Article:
For most of last year backing for independence in Scotland polled at 50 per cent or higher when undecided voters are excluded. But while it has slipped back since then, support for Sturgeon in Dumbarton remains high. This has much to do with her more assured performance during the pandemic, which has helped the SNP avoid an awkward reckoning for its less than stellar longer term record in areas such as education and health. 

“We felt safe with her during Covid,” said Julie Reece, a bus company manager and former Labour supporter now backing the SNP.

Like many people strawpolled in the constituency, Reece was unfazed by Sturgeon’s alleged mishandling of sexual harassment claims against her former ally. “They have tried to make her a scapegoat for Alex Salmond’s affairs,” she said, adding, with a nod to how the first minister has brought women like her behind the SNP cause: “She has engaged women better — it switches you on that bit more,” she said.

But the stakes are high and the tightness of the contest is also galvanising Scots who support the union and are passionately against the rupture it would cause. This has led to unlikely alliances in Dumbarton, with some staunch supporters of the Conservative party even promising to vote tactically for Labour — a rare occurrence in UK politics.

Chart tracking voting intention polls for the regional vote in the Scottish Parliament election

“Anything that keeps the SNP out,” said Carl Vickers, who works at the Faslane naval base further up the Clyde estuary, where thousands of jobs could be lost if Scotland breaks away. The SNP opposes the use of Faslane to store the UK’s nuclear deterrent.

Vickers described himself as a Conservative by nature but said he would be voting for Baillie on the day.

“It’s all about stopping them [the SNP] getting another referendum,” said Trish Collins, a headhunter and Tory who was also planning to vote for the Labour candidate in the constituency vote, which the Conservatives have little chance of winning.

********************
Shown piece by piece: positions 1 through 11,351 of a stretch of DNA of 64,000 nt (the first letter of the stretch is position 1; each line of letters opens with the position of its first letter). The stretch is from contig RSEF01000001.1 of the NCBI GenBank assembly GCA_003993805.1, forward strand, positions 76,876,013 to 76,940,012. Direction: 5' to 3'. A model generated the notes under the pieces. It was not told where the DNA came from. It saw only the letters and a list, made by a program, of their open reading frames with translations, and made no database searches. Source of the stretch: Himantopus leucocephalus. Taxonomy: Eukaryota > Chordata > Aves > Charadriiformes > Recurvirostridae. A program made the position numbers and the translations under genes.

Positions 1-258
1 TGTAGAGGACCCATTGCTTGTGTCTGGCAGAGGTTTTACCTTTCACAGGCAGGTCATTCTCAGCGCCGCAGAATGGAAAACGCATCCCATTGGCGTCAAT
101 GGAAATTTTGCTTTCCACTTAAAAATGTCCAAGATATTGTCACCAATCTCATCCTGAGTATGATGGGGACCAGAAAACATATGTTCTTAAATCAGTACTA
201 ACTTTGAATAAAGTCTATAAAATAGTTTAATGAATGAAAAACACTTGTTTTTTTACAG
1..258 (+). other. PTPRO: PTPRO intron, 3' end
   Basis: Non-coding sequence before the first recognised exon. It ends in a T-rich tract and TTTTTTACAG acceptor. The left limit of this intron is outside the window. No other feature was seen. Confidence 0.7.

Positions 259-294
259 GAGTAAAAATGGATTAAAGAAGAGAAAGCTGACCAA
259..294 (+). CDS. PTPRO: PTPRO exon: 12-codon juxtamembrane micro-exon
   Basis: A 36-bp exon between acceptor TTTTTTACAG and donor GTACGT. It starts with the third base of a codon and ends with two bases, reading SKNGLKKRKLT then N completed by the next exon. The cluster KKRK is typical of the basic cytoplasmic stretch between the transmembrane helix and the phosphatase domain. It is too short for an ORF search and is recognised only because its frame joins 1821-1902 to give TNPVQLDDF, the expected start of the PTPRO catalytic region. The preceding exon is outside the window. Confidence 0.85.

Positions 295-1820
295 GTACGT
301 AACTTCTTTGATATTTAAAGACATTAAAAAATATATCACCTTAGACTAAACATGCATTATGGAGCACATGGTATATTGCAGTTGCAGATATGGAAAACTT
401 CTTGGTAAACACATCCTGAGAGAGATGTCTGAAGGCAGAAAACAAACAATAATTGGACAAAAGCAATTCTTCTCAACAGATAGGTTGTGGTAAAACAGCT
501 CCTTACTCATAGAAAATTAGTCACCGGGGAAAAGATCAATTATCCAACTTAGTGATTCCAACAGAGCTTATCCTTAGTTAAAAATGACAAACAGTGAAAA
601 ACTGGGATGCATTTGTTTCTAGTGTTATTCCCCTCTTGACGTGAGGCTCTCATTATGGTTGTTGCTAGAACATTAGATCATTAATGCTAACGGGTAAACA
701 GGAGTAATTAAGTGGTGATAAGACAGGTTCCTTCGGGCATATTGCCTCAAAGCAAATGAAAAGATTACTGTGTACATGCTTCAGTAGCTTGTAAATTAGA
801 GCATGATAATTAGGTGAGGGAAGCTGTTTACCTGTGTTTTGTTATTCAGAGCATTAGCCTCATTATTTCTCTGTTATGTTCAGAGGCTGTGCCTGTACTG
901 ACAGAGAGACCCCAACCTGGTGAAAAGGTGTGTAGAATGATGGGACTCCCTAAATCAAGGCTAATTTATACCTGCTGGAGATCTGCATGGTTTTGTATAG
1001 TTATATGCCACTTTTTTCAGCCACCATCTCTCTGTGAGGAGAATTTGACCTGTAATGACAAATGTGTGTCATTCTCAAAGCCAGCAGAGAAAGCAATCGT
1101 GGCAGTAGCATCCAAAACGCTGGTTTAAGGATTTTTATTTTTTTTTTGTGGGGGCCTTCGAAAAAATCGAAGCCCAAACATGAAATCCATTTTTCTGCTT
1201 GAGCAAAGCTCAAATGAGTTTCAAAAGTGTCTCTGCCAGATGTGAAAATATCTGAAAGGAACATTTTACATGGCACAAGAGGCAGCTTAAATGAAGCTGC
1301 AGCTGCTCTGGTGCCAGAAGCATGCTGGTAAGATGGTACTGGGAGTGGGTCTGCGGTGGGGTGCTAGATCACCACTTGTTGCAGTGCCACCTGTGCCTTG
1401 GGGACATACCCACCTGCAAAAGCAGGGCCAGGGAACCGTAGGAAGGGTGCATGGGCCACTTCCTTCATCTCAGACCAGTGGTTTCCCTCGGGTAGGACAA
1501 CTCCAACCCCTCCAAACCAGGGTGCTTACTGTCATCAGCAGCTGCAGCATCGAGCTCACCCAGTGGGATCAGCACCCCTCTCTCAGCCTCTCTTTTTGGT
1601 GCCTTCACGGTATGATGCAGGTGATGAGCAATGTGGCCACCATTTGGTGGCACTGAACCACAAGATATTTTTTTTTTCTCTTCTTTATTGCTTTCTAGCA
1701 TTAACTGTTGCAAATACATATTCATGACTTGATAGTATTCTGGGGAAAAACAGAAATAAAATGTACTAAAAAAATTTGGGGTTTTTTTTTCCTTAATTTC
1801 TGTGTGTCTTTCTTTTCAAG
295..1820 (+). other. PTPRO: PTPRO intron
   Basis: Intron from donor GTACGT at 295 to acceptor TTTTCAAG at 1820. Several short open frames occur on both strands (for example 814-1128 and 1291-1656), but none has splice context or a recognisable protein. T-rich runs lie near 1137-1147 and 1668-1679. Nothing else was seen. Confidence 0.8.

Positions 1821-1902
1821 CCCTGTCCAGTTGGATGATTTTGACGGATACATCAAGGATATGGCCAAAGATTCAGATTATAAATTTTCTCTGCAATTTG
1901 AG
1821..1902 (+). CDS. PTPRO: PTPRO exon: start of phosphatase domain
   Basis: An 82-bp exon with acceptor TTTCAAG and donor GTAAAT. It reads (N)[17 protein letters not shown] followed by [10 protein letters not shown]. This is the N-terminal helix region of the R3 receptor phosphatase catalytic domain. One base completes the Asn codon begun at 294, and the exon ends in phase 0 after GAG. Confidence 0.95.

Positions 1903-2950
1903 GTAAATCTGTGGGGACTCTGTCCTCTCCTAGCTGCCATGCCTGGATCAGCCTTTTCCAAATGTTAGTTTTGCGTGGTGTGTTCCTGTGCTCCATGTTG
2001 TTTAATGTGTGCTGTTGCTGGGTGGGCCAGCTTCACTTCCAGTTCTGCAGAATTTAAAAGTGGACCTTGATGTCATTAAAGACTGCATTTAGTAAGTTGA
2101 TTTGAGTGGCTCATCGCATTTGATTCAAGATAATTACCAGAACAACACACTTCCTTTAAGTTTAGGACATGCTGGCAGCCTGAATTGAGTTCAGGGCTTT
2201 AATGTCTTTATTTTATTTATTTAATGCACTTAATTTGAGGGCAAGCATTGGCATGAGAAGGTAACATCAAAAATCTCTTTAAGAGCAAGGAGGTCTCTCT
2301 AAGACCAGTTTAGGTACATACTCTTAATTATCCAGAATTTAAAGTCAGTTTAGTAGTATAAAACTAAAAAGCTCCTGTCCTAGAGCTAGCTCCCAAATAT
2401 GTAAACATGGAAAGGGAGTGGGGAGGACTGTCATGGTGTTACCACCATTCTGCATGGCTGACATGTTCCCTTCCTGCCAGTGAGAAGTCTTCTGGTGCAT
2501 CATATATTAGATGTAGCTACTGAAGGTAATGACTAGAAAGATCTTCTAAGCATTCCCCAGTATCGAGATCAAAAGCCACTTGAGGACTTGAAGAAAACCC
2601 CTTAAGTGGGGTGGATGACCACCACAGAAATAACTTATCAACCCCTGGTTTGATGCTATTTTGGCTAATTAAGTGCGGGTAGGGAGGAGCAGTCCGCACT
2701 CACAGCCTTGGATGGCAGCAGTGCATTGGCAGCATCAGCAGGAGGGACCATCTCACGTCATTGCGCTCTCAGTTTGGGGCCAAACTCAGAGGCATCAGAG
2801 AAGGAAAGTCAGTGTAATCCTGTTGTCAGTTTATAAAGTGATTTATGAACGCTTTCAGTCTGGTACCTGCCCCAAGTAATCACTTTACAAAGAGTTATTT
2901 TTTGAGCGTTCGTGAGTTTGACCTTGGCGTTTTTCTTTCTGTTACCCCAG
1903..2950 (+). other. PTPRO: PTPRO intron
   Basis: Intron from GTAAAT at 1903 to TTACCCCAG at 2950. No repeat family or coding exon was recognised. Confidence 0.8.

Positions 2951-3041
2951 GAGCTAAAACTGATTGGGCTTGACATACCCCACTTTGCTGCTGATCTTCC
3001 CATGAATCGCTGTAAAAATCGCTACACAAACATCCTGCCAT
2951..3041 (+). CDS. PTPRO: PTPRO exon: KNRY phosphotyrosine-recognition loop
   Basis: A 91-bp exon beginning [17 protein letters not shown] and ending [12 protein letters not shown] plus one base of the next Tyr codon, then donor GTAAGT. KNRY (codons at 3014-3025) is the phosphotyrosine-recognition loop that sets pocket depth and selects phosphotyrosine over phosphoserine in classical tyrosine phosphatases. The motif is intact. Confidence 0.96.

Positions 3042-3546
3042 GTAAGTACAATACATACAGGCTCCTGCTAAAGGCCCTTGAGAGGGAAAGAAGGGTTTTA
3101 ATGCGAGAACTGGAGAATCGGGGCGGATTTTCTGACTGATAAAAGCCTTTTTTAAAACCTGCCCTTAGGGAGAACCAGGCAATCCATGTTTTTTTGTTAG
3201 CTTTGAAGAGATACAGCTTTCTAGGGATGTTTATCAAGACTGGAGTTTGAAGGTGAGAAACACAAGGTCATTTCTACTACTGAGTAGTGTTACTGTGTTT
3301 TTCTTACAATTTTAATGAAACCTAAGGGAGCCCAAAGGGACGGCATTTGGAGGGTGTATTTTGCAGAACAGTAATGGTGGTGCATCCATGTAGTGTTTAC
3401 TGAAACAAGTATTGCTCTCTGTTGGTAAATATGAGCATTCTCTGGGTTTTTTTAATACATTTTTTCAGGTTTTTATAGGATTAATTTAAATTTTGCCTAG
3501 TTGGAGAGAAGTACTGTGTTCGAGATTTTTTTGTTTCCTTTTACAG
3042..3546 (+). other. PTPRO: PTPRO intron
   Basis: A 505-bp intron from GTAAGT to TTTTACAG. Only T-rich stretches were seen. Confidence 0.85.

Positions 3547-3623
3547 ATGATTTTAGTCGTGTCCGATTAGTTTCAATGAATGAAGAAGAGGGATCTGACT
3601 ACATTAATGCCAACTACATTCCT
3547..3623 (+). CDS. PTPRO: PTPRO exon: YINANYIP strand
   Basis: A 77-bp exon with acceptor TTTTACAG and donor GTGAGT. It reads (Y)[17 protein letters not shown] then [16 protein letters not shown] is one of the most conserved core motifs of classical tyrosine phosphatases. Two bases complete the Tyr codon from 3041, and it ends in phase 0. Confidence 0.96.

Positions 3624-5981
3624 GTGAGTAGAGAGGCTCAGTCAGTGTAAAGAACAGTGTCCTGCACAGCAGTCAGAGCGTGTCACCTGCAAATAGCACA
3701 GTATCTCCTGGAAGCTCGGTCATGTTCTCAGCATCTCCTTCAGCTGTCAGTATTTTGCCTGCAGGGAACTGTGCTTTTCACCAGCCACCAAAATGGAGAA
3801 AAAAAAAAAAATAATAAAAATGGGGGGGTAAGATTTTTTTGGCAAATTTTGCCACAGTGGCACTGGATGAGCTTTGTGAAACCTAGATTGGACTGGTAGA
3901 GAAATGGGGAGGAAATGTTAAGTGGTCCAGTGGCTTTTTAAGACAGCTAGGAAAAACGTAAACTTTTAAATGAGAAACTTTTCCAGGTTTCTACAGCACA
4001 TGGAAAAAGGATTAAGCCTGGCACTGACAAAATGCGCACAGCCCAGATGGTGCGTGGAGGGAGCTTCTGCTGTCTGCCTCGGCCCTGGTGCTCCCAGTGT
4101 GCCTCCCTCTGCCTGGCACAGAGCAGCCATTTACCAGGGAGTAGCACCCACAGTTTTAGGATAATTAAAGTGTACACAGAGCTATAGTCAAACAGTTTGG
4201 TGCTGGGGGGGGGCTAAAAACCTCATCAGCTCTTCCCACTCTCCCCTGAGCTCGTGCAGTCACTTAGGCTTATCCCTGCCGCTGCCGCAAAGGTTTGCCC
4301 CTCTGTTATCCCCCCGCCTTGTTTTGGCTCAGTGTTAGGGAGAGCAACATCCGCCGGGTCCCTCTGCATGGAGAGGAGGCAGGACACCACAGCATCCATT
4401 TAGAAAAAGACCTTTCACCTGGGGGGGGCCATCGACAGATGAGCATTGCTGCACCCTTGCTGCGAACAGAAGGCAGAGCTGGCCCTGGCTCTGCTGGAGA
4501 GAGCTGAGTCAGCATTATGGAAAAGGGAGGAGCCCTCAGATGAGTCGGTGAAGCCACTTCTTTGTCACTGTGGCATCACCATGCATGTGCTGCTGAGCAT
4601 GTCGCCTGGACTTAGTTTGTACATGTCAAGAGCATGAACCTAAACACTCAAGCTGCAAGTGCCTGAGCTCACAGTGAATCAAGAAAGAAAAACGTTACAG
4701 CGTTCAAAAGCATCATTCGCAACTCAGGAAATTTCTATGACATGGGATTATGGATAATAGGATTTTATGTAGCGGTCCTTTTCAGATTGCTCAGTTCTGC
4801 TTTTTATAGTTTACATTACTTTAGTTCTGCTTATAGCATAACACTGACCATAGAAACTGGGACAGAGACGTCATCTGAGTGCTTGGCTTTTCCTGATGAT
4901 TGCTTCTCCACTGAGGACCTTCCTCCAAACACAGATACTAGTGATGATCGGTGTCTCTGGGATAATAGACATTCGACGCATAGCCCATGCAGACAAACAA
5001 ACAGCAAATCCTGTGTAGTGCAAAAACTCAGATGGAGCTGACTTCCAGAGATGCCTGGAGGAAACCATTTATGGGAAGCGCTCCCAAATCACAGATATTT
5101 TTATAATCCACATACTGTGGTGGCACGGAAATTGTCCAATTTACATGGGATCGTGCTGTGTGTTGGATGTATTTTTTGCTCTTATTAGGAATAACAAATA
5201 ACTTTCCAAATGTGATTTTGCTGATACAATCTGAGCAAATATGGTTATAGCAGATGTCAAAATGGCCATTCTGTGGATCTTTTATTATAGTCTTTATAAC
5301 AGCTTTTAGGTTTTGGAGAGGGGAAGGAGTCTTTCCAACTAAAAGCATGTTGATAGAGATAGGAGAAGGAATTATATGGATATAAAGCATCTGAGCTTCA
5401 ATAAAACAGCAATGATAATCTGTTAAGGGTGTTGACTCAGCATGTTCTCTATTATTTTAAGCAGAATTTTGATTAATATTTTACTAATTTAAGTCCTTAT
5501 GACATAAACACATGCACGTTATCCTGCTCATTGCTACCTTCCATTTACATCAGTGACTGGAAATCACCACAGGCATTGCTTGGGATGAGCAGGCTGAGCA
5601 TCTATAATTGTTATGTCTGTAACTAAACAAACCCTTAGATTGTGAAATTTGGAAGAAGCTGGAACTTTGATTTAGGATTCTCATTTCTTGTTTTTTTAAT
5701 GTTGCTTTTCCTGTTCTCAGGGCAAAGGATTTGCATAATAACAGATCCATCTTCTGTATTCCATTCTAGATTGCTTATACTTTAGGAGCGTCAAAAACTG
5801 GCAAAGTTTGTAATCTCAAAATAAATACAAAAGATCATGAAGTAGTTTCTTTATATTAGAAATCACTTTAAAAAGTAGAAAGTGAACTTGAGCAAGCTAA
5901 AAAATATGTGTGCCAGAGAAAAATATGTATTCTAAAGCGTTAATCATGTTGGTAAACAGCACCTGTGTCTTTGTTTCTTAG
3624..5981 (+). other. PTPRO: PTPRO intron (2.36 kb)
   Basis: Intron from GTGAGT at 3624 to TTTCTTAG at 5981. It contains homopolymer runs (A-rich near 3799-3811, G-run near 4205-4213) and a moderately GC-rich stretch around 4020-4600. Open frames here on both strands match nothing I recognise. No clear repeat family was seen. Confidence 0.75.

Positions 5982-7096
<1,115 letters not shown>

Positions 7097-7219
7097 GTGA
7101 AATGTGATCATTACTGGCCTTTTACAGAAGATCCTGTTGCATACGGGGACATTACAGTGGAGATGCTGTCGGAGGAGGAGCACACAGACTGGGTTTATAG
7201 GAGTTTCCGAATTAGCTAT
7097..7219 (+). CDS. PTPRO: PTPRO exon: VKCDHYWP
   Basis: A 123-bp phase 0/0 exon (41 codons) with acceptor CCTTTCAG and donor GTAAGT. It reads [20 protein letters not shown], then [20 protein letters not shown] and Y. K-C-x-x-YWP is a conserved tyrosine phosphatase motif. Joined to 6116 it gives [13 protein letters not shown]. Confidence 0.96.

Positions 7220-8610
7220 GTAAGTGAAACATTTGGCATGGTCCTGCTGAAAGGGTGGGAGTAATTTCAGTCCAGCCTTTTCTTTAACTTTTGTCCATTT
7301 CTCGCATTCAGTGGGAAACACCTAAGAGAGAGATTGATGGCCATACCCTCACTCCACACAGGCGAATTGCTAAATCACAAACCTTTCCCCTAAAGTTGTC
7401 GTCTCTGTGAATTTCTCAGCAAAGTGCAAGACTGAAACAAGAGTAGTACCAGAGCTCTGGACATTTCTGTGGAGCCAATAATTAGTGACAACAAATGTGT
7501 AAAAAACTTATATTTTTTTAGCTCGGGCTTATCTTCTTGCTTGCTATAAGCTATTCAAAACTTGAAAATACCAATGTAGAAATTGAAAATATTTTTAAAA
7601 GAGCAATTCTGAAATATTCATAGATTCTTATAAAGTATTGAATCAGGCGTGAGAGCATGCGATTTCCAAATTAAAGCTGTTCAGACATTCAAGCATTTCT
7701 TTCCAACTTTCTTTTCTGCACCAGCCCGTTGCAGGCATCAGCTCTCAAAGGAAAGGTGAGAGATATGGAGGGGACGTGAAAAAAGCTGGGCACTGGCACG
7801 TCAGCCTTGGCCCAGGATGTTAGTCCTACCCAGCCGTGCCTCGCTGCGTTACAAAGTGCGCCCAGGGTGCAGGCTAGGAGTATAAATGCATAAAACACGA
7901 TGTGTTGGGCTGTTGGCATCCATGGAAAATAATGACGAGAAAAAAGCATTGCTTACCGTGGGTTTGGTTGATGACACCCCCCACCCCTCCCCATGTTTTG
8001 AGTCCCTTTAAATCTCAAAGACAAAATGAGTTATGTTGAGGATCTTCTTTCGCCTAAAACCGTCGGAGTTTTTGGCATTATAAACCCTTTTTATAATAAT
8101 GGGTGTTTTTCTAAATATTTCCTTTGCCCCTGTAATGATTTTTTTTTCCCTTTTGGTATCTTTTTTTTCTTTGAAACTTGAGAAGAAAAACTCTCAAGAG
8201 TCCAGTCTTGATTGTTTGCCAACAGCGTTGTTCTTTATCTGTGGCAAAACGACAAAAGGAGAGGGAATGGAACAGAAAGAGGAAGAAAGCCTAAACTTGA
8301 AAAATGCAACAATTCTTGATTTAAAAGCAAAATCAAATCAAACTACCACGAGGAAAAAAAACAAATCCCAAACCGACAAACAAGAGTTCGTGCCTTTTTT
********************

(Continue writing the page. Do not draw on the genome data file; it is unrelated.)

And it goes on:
In Scotland, members of the parliament in Edinburgh are elected using a hybrid voting system: constituency representatives elected using the first past the post voting system while additional representatives are elected according to the proportion of votes a party secures in a region comprising several constituencies.

On the banks of the river Leven, Baillie herself remained defiant. “My seat on paper should go to the SNP but I am a seasoned campaigner so I am not stopping until polls are closed,” she said.

A pro-Scottish independence rally in Glasgow last Saturday © Jeremy Sutton-Hibbert/FT

“Our number one priority should be recovery and then we can argue about the constitution,” she added, warning that when Westminster pulls the plug on the job protection scheme, there could be a surge in unemployment.

“Brexit has been a mess,” said Baillie. “Leaving the UK could be 10 times worse.” 

That need to focus on recovering from the pandemic — the core of Labour’s campaign — does appear to have resonance, even among some SNP supporters. But for those already convinced about the risks involved in breaking up the UK union, the feelings were even more emphatic.

“We’d just got over one independence vote then Brexit was thrown at us. Now the SNP have got a good chance of coming out with a majority — the whole of Scottish politics is a joke,” said Bryan Burn, a wholesaler for fishing tackle.

He was speaking an hour south by car from Dumbarton in the relatively prosperous town of Ayr, where Conservative MSP and former farmer John Scott is defending another slender majority. A life-long Labour supporter, Burn was visibly distressed at the way things are headed. “If I were younger I would be looking to move elsewhere,” he said.

But Sturgeon is picking up votes in Ayr too.

“I like what she stands for. She’s great at what she does,” said Chris Hughes, a self-employed software engineer, who hoped an independent Scotland could rejoin Europe, and who along with his wife was voting SNP.

Scott, the Conservative incumbent who is defending a majority of just 700 votes, acknowledged that the odds were even. “It will be very, very close,” he said. “The independence issue has become an issue of the heart. Many people don’t take into account the grim realities it might hold for Scotland.”

Source link

Continue Reading